Prediction of treatment outcome in social phobia: a cross-validation.
ABSTRACT This study was a replication of a study on the prediction of treatment outcome in social phobic patients [Chambless, D. L., Tran, G. Q. Glass, C.R. (1997). Predictors of response to cognitive-behavioral group therapy for social phobia. Journal of Anxiety Disorders, 11 221-240]. Results at the posttest and the 18-months follow-up were analyzed for DSM-III-R social phobic patients, with either a generalized social phobia (n = 50) or a nongeneralized fear, i.e. fear of blushing, trembling or sweating in social situations (n = 26). Predictors were pretreatment depression, personality disorder traits, clinician rated severity of impairment and frequency of negative self-statements during social interactions. The criterium variable was (the residual gain score of) self-reported avoidance of social situations. In line with Chambless et al., pretreatment depression showed some predictive value, but smaller and only at the posttest. Change in the frequency of negative self-statements paralleled, but did not predict, change in social phobia symptoms. In contrast with Chambless et al., clinician rated severity was (slightly) predictive for treatment outcome, whereas avoidant personality traits had reverse correlations with outcome in both subgroups. The results are discussed and directions for further research are given.
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ABSTRACT: Although cognitive behavioral therapy (CBT) has been consistently supported as highly efficacious in the management of various anxiety disorders, a significant number of individuals fail to respond to treatment. In this article, the authors present an attempt to operationalize and implement alternative interventions in two cases of CBT non-responsiveness for anxiety management. Both cases were identified as CBT nonresponsive through repeated psychometric assessment of symptoms, and the focus of therapy was shifted to motivational enhancement techniques. These alternative interventions were conceptualized using the Stages of Change Model, which advocates stage-matched interventions based on individual differences in readiness for change. In the first case of generalized anxiety disorder, motivational enhancement interventions were associated with marked improvement in anxiety symptomatology, whereas the second case of social phobia failed to respond to these interventions. Discussion is focused on possible mediators of differential treatment response to motivational interventions with a view to proposing future application and evaluations of these novel techniques.Clinical Case Studies 01/2003; 2(4):306-322. DOI:10.1177/1534650103256277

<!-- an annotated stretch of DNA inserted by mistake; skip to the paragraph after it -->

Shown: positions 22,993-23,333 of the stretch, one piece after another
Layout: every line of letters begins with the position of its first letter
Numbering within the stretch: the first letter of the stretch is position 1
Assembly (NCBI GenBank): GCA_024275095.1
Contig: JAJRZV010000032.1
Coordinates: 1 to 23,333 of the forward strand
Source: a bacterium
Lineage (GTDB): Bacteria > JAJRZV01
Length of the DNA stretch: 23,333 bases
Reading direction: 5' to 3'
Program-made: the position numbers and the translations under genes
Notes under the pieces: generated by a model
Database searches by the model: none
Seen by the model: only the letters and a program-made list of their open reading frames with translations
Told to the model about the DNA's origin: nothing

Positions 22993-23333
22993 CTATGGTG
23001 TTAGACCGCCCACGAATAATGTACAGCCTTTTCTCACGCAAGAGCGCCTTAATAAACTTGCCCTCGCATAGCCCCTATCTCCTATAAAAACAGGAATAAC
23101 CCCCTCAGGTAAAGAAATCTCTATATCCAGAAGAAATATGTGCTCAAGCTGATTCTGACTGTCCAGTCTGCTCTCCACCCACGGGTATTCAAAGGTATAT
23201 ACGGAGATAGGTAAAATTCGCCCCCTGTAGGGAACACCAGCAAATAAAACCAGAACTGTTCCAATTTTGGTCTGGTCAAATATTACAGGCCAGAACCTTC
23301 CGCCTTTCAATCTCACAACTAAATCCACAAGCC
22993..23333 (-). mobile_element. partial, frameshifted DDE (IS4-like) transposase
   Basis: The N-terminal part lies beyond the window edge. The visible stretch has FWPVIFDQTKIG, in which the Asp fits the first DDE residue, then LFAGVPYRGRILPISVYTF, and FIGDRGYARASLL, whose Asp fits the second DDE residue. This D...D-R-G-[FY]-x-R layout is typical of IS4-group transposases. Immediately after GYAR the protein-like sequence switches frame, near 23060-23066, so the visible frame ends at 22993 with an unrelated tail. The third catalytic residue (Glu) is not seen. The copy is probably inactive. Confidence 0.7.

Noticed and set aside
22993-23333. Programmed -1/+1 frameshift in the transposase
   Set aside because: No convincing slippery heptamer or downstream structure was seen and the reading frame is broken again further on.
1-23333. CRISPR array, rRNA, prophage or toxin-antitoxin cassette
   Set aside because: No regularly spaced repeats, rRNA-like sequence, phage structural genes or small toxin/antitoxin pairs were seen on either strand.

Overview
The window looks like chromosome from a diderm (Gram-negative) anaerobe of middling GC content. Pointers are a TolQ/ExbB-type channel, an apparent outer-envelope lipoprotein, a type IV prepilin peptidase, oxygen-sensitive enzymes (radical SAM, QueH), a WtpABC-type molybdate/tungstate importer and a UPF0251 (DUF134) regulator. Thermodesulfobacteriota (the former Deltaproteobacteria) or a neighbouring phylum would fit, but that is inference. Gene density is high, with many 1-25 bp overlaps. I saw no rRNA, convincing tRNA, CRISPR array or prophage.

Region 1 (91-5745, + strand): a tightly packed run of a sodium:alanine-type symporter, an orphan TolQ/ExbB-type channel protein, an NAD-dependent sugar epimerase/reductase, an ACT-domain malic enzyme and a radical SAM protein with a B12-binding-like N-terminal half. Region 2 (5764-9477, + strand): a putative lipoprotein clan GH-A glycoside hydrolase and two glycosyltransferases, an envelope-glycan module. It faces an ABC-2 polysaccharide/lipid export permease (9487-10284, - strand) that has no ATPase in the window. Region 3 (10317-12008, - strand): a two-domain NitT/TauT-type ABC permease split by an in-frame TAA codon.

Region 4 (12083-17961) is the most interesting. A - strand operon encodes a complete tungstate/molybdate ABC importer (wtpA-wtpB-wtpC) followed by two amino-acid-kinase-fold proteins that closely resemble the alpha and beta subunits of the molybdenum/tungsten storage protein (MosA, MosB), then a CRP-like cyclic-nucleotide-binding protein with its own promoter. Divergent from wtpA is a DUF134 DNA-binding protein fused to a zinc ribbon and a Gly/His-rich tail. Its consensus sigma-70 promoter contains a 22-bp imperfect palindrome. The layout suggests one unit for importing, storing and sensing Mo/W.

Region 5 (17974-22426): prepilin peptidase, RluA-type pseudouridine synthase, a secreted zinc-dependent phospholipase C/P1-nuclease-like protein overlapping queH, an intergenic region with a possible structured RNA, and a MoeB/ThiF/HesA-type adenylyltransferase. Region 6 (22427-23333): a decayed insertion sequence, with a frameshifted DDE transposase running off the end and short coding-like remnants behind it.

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ABSTRACT: This study examines the effectiveness of a group CBT (CBGT) intervention in reducing a variety of symptoms and problem areas associated with social anxiety disorder. A longitudinal cohort design assessed changes in standardized psychological scales assessing general mood and specific aspects of social anxiety. Questionnaires were completed pre-programme (time 1, n = 252), post-programme (time 2, n = 202), and at 12 months follow-up (time 3, n = 93). A consistent significant pattern was found for all variables: pre-intervention scores were significantly higher than both post-intervention scores and 12-month follow-up scores. Large effect sizes were found and rates of clinical significant changes varied, with over half of the participants recording clinically significant changes in general mood. Individual CBT can be translated successfully into a group format for social anxiety. Given the high completion rate, the intervention is acceptable to participants, feasible, and effective in a routine clinical service.The Cognitive Behaviour Therapist 01/2013; 6. DOI:10.1017/S1754470X13000111
02/2013, Degree: PHD, Supervisor: ANA I. ROSA-ALCÁZAR, PABLO J. OLIVARES-OLIVARES & JULIO SÁNCHEZ-MECA